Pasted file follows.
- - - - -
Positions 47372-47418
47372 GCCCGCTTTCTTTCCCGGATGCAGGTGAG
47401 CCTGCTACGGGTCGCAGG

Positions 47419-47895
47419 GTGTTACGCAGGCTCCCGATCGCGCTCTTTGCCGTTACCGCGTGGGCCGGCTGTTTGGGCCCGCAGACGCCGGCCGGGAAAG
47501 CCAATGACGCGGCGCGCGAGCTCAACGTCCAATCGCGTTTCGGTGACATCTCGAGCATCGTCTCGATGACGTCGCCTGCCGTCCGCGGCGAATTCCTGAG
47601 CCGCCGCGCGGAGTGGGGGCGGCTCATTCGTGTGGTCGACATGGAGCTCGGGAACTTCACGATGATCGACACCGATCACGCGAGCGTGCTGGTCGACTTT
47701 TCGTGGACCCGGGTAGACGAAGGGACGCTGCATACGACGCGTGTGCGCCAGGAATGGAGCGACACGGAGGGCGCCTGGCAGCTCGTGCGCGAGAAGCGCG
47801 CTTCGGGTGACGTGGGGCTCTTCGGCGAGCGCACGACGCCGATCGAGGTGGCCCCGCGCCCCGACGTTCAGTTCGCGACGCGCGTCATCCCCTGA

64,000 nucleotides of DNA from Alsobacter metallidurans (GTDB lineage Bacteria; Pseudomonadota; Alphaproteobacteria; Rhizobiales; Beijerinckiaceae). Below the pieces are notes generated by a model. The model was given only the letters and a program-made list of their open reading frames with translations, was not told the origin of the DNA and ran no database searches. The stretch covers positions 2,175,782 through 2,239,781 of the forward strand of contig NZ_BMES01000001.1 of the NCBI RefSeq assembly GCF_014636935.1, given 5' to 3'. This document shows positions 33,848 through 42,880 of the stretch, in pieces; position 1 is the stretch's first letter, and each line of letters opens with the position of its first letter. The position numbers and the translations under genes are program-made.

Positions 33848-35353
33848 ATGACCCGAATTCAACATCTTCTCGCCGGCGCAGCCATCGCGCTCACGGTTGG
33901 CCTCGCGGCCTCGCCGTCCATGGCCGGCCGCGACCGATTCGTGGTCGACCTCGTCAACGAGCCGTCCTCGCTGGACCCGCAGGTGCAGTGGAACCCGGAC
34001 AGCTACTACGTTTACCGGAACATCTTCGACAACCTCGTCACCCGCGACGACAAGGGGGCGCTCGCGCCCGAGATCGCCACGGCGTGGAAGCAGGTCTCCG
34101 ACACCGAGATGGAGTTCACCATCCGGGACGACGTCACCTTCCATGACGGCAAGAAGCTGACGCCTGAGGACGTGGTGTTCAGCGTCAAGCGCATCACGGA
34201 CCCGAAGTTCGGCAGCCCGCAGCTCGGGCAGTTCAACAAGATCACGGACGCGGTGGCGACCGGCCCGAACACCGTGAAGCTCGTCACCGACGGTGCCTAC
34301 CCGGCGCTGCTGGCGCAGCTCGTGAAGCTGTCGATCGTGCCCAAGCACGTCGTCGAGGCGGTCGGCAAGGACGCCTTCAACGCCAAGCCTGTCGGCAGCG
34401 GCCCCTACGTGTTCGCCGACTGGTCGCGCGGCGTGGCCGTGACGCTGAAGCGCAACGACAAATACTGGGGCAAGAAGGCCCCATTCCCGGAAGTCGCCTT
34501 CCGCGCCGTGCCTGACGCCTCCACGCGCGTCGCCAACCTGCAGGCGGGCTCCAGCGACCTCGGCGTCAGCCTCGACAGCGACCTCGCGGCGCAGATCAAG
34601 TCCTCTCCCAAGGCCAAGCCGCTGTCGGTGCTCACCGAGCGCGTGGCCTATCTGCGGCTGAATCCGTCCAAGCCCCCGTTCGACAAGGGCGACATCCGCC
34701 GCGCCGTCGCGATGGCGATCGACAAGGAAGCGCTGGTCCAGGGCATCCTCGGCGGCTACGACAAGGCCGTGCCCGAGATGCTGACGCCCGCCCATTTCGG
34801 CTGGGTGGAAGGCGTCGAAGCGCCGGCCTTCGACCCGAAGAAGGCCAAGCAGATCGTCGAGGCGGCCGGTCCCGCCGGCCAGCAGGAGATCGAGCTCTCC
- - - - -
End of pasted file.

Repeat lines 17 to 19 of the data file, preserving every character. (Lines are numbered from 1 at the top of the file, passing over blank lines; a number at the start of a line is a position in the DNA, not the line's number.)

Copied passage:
34301 CCGGCGCTGCTGGCGCAGCTCGTGAAGCTGTCGATCGTGCCCAAGCACGTCGTCGAGGCGGTCGGCAAGGACGCCTTCAACGCCAAGCCTGTCGGCAGCG
34401 GCCCCTACGTGTTCGCCGACTGGTCGCGCGGCGTGGCCGTGACGCTGAAGCGCAACGACAAATACTGGGGCAAGAAGGCCCCATTCCCGGAAGTCGCCTT
34501 CCGCGCCGTGCCTGACGCCTCCACGCGCGTCGCCAACCTGCAGGCGGGCTCCAGCGACCTCGGCGTCAGCCTCGACAGCGACCTCGCGGCGCAGATCAAG